Get the Look for Less

I am often asked how to re-create stellar looks seen in magazines without spending major cash, so I hope you enjoy me sharing this “get the look for less” piece with you.    
The Setting:
I participate in a fundraiser event called Freedom Fest for the Woodford County Humane Society.  For this event decorators transform horse stalls (on a fabulous Versailles farm) into dining rooms as well as decorate tables under the main party tent where the guests can dine.  This year, I took on a table instead of an entire stall and here is how it all came together…

The Inspiration:

I was really taken in by this photo (House Beautiful).  I am a texture person, so this tabletop decor resonated with me.   I love to mix unexpected textures together or to have a simple color palette made more interesting by the textures of the pieces I use in a space.

The Real World:
I instantly knew the tree (pictured above) was not for me, but beyond that I felt that everything was easily reproduced and I focused on the centerpiece as a starting point.  During my one and only trip to IKEA, I emerged victorious with these 5 white vases in varying heights (IKEA Salong $7.99 and $4.99).  Having varying heights of vases is interesting but it lacked the punch I wanted, so I pulled out my old Napa Valley CD crates and turned upside down to create another level for the table.  The crates also introduced the wood element to the tabletop.  I wanted to incorporate moss to layer another nice texture and to provide some color to an otherwise demure centerpiece.   Beyond that, the goal was to keep the flora for the vases simple, much as Donna Karan did in my inspiration photo, so I simply relied on my local florist (Mellow Ellis, owner of the Cutting Garden) to work her magic and provide beautiful white flowers and simple greenery (flowers vary in cost based on the type you select).  Toss in a few twig balls (Pier 1 Imports $1.99 each) for a nice contrast to the vases and BAM! we have a snazzy little centerpiece.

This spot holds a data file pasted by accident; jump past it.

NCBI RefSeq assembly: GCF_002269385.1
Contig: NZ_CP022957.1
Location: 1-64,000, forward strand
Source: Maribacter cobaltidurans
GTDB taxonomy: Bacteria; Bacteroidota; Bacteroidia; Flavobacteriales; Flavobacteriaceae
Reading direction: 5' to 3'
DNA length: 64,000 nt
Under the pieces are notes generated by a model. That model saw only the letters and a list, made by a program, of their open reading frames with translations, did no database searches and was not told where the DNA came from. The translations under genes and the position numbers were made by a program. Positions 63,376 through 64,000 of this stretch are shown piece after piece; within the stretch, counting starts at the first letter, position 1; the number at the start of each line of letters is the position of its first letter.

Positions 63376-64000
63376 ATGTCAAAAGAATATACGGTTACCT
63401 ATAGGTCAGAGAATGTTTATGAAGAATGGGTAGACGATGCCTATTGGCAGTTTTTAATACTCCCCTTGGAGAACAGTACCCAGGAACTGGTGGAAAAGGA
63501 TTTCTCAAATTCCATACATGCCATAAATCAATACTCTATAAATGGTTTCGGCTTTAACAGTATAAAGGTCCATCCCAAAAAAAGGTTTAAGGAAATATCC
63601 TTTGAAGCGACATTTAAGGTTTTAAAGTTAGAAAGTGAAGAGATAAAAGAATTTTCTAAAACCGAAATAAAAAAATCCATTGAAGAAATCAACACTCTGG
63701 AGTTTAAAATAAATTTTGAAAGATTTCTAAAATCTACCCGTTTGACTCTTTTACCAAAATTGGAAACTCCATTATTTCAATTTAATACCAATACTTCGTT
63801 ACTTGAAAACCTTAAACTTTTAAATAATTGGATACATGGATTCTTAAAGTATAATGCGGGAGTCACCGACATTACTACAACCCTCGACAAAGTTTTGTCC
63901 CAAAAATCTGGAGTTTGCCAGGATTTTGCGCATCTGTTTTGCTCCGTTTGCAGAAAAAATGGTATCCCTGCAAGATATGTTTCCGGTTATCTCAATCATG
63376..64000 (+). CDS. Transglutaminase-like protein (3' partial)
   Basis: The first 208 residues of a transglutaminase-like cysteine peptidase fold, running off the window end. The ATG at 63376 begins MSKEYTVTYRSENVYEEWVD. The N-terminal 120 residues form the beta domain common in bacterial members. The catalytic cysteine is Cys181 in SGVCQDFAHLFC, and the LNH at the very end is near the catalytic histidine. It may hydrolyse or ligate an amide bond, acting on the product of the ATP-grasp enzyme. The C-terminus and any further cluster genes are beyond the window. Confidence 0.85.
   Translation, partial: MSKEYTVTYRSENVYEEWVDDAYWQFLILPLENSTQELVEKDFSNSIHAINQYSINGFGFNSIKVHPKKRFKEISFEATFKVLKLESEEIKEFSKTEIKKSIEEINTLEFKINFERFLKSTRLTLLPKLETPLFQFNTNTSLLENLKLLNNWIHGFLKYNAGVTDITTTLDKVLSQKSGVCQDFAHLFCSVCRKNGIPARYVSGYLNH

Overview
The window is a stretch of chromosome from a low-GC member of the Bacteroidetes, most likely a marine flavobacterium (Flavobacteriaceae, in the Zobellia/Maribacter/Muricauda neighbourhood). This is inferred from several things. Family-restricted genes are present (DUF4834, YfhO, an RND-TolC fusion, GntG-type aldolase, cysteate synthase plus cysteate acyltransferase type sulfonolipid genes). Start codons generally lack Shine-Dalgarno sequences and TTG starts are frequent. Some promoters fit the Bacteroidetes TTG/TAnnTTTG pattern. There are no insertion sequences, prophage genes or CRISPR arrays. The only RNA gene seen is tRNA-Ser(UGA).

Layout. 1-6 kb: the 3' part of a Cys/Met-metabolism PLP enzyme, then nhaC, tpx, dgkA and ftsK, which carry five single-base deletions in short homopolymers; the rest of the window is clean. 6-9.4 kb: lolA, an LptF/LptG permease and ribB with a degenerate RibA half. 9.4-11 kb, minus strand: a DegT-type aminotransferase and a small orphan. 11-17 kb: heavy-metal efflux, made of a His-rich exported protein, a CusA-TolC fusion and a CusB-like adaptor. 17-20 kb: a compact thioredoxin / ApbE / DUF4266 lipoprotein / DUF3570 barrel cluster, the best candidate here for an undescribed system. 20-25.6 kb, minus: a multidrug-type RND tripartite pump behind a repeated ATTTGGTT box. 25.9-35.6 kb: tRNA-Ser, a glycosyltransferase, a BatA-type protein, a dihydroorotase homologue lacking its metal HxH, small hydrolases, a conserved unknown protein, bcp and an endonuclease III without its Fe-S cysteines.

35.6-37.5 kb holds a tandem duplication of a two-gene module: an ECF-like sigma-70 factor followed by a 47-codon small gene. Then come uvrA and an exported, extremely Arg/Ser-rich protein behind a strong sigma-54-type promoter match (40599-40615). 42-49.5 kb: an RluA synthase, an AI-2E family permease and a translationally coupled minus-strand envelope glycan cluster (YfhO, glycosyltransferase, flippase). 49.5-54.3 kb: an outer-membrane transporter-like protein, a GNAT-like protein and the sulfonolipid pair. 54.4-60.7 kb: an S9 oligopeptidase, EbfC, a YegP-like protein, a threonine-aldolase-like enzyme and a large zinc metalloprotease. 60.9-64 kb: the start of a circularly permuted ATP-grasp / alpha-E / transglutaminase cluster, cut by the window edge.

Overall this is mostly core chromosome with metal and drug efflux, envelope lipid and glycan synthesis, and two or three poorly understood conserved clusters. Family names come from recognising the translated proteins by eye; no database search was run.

The next piece to my puzzle was each place setting.  The white ceramic plates I used were easily secured, compliments of my kitchen cabinets.  Now if you aren’t the proud owner of basic white dishes, you can find sets at your local Target, Meijer, Pottery Barn, etc ranging in price $25 and above.  For my tablecloth, I chose to introduce a new textile and texture- crinkled silk- in an off white shade (rented from a local linen company for $15.00).  The idea of having the stark white plates and off-white cloth sit directly against each other made me shudder, so I slipped in basketweave bleached burlap placemats to separate the two (Katie Brown collection at Meijer, $3.99 each).  A trip to Bed, Bath & Beyond produced basic cotton napkins in a camel color (Bed Bath & Beyond $1.99 each) that I haphazardly pulled through ceramic napkin rings (Home Goods $6.99 per set of 4) to top off the plates.  As a hostess I always like to provide a gift and in this instance I hand-painted dog and cat caricatures in silhouette form on a wine glass for each guest.  The simplicity of the silhouette complimented the rest of the table and the animal theme reminded the guests why they are attending the fundraiser- to raise $$$$ for the Woodford County Humane Society.